Many of us will have days that are special, that we remember for personal reasons.  Two of those for me are Ascension Eve and Ascension Day.  In the mid1960s I was worshiping at the ‘new’ church, built in 1190, in my home town in Kent, and felt ready to be confirmed.  We were fortunate to have a vicar who was a good teacher and as well as taking us through the 39 Articles of Religion he talked to us about the building we were in, with its chest from the Spanish Armada and one of just two church ossuaries (collections of human bones) in England.  Our confirmation date was 18 May 1966, Ascension Eve, so we could attend Holy Communion for the first time early on Ascension Day.

The girls had to wear white dresses. White for purity and we were happy with that, it helped us focus on the importance of what we were doing.  Length was another matter; mini-skirts had recently come into fashion!  Nowadays I know of Jesus’ garments becoming as white as light during the Transfiguration (Matthew 17:2) and the two men dressed in white immediately after Jesus’ ascension (Acts 1:10) but back in the 60’s I don’t think I was aware of ‘white’ in either reading.

But what I still remember with absolute clarity was the moment in the Confirmation service when the Bishop placed his hand on my head.  Jesus promised the disciples that in a few days they would be baptised with the Holy Spirit; for me, that happened at the time of my confirmation. I truly felt God’s presence; not as a rushing wind but definitely as something powerful. Then my first holy communion the morning of Ascension Day and being given a warm welcome rather than a telling off when I arrived late at school.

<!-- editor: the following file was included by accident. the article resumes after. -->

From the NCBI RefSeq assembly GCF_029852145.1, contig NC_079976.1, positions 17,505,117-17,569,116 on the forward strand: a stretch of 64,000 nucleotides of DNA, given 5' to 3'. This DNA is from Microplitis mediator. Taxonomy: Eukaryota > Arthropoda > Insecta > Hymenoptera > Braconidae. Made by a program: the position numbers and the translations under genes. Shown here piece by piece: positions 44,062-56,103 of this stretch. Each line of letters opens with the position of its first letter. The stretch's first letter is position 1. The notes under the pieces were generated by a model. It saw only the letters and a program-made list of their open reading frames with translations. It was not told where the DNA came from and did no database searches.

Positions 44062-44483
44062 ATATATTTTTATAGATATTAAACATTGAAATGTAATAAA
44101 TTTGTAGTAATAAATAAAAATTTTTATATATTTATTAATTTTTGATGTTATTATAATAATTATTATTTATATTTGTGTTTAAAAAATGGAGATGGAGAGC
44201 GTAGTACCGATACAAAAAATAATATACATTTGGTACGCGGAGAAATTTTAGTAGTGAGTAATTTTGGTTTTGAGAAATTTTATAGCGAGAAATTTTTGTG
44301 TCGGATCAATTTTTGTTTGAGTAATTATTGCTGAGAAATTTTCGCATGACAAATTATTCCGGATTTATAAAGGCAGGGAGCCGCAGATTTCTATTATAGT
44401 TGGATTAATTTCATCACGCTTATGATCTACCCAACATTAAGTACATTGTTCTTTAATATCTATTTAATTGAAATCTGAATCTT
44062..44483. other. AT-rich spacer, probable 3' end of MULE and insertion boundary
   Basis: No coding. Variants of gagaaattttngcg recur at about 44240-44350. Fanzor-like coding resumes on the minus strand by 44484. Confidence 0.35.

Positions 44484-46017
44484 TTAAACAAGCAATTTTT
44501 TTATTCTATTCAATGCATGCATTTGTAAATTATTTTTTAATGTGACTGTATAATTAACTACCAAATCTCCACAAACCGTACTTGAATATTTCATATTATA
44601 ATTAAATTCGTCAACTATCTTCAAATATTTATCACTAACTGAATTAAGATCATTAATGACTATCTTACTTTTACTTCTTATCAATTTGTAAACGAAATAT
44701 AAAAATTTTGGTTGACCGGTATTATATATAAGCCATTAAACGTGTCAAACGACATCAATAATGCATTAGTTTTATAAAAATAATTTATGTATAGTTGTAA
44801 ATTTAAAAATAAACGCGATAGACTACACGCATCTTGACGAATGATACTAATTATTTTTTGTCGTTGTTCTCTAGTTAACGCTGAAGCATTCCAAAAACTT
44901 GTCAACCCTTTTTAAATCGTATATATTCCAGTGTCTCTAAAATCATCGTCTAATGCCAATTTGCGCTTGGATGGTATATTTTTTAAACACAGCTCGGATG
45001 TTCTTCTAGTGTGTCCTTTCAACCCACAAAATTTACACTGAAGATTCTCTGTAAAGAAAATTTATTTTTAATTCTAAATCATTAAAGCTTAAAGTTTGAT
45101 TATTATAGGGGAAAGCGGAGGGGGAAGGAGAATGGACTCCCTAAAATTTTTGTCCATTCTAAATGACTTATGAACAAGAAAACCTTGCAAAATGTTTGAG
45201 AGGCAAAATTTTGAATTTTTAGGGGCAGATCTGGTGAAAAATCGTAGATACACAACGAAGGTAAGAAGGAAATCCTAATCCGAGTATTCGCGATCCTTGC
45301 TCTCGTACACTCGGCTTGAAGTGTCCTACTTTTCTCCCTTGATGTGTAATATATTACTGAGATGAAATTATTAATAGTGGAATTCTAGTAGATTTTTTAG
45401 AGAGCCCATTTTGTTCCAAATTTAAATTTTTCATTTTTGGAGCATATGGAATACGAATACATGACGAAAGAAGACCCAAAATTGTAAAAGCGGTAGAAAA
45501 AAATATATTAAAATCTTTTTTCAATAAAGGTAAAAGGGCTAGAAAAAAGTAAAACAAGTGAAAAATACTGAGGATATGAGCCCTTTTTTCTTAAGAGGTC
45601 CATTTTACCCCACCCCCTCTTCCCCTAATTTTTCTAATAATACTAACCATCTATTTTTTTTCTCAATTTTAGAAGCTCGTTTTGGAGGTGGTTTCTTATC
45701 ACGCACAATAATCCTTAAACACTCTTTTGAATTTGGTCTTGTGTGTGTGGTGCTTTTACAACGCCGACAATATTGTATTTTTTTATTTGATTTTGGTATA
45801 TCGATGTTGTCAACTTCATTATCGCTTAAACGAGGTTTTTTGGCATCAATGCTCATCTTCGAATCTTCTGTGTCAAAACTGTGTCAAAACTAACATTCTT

After that my life took various twists and turns, always with a definite faith but in and out of regular worship in the decade after I went to university, then a church ‘home’ again when we moved to Frenchay in 1977, with both our children then brought up in the church.  It was to be another forty years from the time of my confirmation until I made my next promises in front of a bishop.  It is not for us to know the times or dates that God sets (see Acts 1:7).

Back at Ascensiontide in 1966 I was taken by surprise by the strong feeling of God’s presence.  Another sudden ‘surprise’ was in summer 2004, a Sunday morning when I went into church thinking about leaving altogether but came out of the service knowing with absolute certainty that I should join the course ‘Equipping God’s People’ starting that autumn – and leading, though I didn’t then know it, to lay ministry.  By the time I was licensed by the Bishop in Bristol Cathedral in 2006, God’s presence in my life was a certainty not a surprise. 

When Jesus ascended into heaven, 40 days after Easter, his disciples and family had to wait, probably unsure of what was to come.  They returned to Jerusalem and stayed together in prayer, awaiting the coming of the Holy Spirit.  This Ascension Day we, too, are unsure about what is to come but we can pray and trust in our Lord.

I don’t often refer to the book of Lamentations but now might be a time to refer to Lamentations 3:25, 26.  ‘‘The Lord is good to those whose help is in him, to the ones who seek him; it is good to wait quietly for the salvation of the Lord.’’  It is forty days since Easter, ten till Pentecost.  A good time to think about times we have waited for God, promises made, key times when we have been particularly aware of his presence.  Also about gifts given in Christian love.  At our zoom service on Sunday I plan to wear the cross given to me by my Godmother that Ascension time when I was confirmed. 

Kate Davison, Lay Minister, Ascension 2020